Materials and Methods
Study Design and Patients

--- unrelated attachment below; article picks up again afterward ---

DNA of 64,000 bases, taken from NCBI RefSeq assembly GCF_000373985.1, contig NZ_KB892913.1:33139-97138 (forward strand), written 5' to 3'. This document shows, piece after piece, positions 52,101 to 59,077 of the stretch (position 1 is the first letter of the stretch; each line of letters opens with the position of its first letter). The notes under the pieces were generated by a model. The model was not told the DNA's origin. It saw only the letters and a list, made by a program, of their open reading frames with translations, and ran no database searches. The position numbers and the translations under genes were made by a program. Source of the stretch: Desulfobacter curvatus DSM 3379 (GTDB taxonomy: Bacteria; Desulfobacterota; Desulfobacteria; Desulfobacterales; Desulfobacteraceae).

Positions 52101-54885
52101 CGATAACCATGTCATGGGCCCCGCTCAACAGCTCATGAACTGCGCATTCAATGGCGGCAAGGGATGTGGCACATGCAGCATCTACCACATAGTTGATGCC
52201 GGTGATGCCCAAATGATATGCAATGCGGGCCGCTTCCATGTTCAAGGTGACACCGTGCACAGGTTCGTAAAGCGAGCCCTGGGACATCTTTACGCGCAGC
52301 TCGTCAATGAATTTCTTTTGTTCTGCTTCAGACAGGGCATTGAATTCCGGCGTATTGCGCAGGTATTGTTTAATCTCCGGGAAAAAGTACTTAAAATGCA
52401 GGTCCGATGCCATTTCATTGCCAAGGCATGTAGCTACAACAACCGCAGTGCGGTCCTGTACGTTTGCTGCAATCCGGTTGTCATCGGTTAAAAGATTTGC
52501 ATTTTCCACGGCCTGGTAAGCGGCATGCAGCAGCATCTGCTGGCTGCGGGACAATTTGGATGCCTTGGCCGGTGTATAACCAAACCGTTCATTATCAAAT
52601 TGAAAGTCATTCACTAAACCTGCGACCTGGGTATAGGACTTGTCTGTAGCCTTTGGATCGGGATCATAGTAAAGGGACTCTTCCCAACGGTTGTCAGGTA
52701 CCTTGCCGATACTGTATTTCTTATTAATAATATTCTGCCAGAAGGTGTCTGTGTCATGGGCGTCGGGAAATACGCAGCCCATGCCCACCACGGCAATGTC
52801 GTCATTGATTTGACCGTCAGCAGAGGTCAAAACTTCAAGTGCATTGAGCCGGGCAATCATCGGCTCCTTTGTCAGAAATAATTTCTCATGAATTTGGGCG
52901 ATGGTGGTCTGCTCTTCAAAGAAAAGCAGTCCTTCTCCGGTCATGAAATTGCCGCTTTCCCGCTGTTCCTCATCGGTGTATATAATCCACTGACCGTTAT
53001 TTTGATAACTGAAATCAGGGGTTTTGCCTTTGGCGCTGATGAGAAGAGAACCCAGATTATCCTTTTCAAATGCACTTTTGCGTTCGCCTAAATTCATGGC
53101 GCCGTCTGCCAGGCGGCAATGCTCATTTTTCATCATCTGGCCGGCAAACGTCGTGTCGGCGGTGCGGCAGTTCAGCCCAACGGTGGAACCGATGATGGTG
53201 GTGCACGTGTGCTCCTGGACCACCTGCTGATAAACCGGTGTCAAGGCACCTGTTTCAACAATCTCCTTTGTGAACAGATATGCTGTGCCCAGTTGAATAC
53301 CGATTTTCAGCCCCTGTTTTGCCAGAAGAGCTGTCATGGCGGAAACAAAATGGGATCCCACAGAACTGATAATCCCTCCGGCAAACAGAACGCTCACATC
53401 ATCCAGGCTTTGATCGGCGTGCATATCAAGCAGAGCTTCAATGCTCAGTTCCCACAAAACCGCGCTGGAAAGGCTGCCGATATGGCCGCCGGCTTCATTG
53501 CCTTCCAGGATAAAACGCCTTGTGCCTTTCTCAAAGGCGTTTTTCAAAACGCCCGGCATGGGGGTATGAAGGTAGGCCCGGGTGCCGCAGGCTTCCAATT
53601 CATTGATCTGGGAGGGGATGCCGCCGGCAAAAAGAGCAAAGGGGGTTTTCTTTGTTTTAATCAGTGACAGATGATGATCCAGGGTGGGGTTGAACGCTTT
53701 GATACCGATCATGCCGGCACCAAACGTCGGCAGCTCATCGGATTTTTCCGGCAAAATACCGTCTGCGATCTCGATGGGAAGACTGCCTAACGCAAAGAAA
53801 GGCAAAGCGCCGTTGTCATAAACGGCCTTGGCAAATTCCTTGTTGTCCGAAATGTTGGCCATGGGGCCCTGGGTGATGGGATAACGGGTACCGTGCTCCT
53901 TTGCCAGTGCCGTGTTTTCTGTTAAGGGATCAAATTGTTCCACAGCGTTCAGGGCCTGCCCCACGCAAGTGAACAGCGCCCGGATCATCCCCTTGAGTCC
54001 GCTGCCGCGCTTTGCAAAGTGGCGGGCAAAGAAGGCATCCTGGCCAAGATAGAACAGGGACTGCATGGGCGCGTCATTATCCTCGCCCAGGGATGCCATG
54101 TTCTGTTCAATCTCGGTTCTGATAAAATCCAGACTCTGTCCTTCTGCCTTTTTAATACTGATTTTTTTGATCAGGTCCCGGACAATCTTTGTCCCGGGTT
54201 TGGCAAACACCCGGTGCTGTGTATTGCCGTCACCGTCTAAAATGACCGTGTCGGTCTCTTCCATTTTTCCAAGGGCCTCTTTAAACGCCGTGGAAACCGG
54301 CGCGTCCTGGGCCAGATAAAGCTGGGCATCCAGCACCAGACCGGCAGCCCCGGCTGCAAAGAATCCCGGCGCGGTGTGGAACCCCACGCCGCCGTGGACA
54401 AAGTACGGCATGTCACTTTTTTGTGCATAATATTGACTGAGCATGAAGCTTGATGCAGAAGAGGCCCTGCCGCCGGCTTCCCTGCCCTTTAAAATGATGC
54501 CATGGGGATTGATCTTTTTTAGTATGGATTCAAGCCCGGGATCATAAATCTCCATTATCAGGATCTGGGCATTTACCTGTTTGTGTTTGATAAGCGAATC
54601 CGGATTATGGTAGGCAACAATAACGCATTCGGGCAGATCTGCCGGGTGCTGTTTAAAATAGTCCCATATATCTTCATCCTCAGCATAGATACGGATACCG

Among the patients admitted to the Division of Hepato-Biliary and Pancreatic Surgery of the Asan Medical Center, 31 PC patients who agreed to the study were included, between July 2016 and June 2017. Peripheral blood samples were collected, and PBMCs and plasma were harvested within 1 h and then cryopreserved until processed as described (37). Clinical data on age, sex, body mass index (BMI), CA19-9 levels, and total white blood cell (WBC) counts (including neutrophil, lymphocyte, and monocyte numbers) were collected. Preoperative computed tomography (CT) and magnetic resonance imaging (MRI) were performed to determine tumor resectability. The diagnosis, tumor size, degree of tumor differentiation, lymph node involvement, and TNM stage were determined by pathologic examination. Patients were stratified into the early-stage group or the advanced-stage group according to criteria of the Union for International Cancer Control (8th edition). Patients were followed for at least 1 year to document survival and tumor recurrence. No patient enrolled in this study received preoperative neoadjuvant chemotherapy or radiation therapy. In addition, as controls, 37 healthy volunteers and 24 patients with pancreatic tumors that were surgically resected and confirmed pathologically as non-malignant lesions were included. Patient clinical and demographic characteristics are summarized in Tables S1–S3. The study complied with the Declaration of Helsinki, and the protocol was reviewed and approved by the Institutional Review Board (IRB) of Asan Medical Center (IRB No. 2016-0865). The study was also registered as a clinical study (NCT03665571) with the Clinical Research Information Service (available at https://clinicaltrials.gov). Written informed consent was acquired from all participants.